I make a point of not reviewing music much, but when the majority of reviews for an album seem largely hinged on the performer's physical appearance... I mean, come on guys, if you want to stare at pretty ladies... it seems you already know how to use the internet...
So for those of us who actually consider this album for its recording of the cello... Here we have two sonatas, one from the middle of, and one from the end of the Romantic period. A time characterised by a return to the art in art. A rebellion against the sciences, against mathematical perfection, against reason. A period of emotion. These are emotive pieces, these are pieces with spirit - and Clein clearly plays to the spirit in the pieces. I am less familiar with the Chopin piece, but its execution is very compelling. Chopin's only sonata for an instrument other than the piano, and while the piano is a key element, it's clearly a piece to show off the emotive nature of the cello. The performance feels effortless and breathy, and (I'll get to this in discussing Rachmaninov's sonata) while not a demonstration of absolute perfection in technical proficiency, it lends itself to hearing, to feeling, rather than to listening, and to judging.
Now the Rachmaninov piece, of course also a sonata for cello & piano (Rachmaninov reportedly not liking the title of cello sonata due to the importance of the piano), is one I'm more familiar with. I have owned or listened to many a recording of this piece, and I'm ready to put Clein's performance as my second favorite. My favorite is that of Chaushian and Sudbin, who manage to fill the piece with emotion, playfulness, and spirit, while still allowing it to be read as a technical challenge. There is a balance to be found - Ma's performance, while an extreme show of technical proficiency, lacks heart to me. It takes the performance too seriously, denies the scherzando in the allegro scherzando. It feels like science in an era of art. On the other face of the coin, Warner and Nuzova clearly seem to care about art as art, but the performance is a sleepy, sloppy mess which feels like it lacks emotion by way of forcing it. Clein & Owen fill their recording with emotion, whimsy, delight, and most importantly art - all while maintaining a level of technicality that allows you to get in and listen if you really want to. There is a time and a place for everything - the Chaushian recording is better in pretty much every way in my opinion, but it demands your ear. It is not a background listen, it puts itself at the foreground. Clein manages to settle back and relax a bit more, while not lulling the listener to sleep.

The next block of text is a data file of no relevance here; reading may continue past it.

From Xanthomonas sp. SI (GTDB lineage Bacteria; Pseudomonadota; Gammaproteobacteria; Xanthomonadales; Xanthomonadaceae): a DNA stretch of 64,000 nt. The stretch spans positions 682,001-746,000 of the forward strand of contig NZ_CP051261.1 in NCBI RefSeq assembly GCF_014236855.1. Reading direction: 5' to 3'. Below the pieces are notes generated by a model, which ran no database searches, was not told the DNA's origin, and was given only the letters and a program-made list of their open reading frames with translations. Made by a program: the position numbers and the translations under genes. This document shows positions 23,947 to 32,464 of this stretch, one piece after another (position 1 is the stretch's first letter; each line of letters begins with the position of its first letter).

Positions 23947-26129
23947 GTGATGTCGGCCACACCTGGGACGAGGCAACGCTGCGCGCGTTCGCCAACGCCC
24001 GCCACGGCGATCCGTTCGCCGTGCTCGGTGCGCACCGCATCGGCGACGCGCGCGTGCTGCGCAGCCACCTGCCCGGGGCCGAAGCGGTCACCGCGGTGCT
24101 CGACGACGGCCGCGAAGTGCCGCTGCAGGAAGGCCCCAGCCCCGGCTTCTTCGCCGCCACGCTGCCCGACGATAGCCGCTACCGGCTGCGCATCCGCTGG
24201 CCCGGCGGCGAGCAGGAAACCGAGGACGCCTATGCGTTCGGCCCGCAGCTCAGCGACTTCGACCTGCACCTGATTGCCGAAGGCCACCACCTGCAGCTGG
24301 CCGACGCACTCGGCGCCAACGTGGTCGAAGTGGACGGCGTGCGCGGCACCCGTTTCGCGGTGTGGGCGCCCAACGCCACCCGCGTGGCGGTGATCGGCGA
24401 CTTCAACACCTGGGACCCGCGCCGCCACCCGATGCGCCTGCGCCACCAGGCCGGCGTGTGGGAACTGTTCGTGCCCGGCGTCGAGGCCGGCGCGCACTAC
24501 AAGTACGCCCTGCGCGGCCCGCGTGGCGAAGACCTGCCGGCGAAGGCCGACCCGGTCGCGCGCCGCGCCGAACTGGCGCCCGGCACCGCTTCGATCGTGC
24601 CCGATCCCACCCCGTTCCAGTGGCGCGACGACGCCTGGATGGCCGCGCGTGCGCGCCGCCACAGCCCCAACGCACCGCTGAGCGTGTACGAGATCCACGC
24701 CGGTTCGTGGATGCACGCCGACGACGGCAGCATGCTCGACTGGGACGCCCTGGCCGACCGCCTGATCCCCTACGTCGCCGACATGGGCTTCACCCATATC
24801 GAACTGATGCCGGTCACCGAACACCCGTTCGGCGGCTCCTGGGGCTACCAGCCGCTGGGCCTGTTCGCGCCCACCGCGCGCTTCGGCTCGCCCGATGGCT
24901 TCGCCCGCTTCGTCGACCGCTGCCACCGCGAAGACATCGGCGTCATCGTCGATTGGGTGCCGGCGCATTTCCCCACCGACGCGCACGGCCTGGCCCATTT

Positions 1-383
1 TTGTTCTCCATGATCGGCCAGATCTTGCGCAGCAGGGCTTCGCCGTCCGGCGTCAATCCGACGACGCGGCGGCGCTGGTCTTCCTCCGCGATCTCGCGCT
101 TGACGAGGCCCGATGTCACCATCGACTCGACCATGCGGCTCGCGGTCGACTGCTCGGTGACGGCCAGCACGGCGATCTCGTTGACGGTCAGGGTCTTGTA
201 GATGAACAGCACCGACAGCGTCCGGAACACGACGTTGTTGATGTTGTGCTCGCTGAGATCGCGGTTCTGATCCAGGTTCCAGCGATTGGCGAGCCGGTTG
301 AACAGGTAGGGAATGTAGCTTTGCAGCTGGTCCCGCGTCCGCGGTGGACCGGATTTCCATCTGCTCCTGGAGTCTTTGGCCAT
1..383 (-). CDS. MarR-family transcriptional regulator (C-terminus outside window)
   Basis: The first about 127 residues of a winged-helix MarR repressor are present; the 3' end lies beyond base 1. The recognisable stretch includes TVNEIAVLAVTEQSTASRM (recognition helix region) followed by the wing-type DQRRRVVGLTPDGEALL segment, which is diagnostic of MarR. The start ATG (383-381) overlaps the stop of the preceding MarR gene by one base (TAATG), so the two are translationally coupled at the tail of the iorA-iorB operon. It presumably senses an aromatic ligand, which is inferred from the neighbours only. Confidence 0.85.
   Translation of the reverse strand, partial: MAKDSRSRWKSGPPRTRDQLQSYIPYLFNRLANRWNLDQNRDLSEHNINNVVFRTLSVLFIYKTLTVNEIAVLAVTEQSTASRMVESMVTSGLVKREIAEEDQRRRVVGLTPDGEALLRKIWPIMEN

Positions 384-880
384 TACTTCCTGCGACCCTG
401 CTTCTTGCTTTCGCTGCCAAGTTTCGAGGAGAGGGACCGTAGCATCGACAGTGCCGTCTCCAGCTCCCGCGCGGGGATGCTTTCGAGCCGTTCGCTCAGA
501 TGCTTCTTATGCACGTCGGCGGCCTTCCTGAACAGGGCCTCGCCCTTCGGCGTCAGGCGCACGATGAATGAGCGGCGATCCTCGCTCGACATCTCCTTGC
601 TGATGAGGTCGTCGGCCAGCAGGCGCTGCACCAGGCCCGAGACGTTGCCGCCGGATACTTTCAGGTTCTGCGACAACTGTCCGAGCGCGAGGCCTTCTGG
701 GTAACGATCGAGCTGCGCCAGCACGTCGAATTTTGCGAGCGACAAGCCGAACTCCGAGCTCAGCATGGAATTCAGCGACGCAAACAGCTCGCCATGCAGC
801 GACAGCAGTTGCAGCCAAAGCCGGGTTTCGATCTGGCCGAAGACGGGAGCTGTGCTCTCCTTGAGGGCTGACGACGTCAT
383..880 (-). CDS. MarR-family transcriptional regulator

A few final thoughts - I feel like Clein outshines Owen by a margin, and the two do not necessarily seem to play off of each other as well as one would hope. This is another edge the Chaushian/Sudbin recording has - those two feel like they grew up playing together. Clein's charming liner notes express that she's been playing with Owen for ten years, but I don't think I would've guessed it from the recording. It's not a major detraction, and Owen is perfectly proficient in his own right, but at times there is a feeling of disconnect.
Finally, another reviewer mentioned the slightly bass-heavy recording, it is a rather dark recording indeed, and I'm not sure if it's a matter of mastering for the pop-loving masses, or a quirky venue choice, or what. I've heard far worse things, but it does feel a bit heavy at times.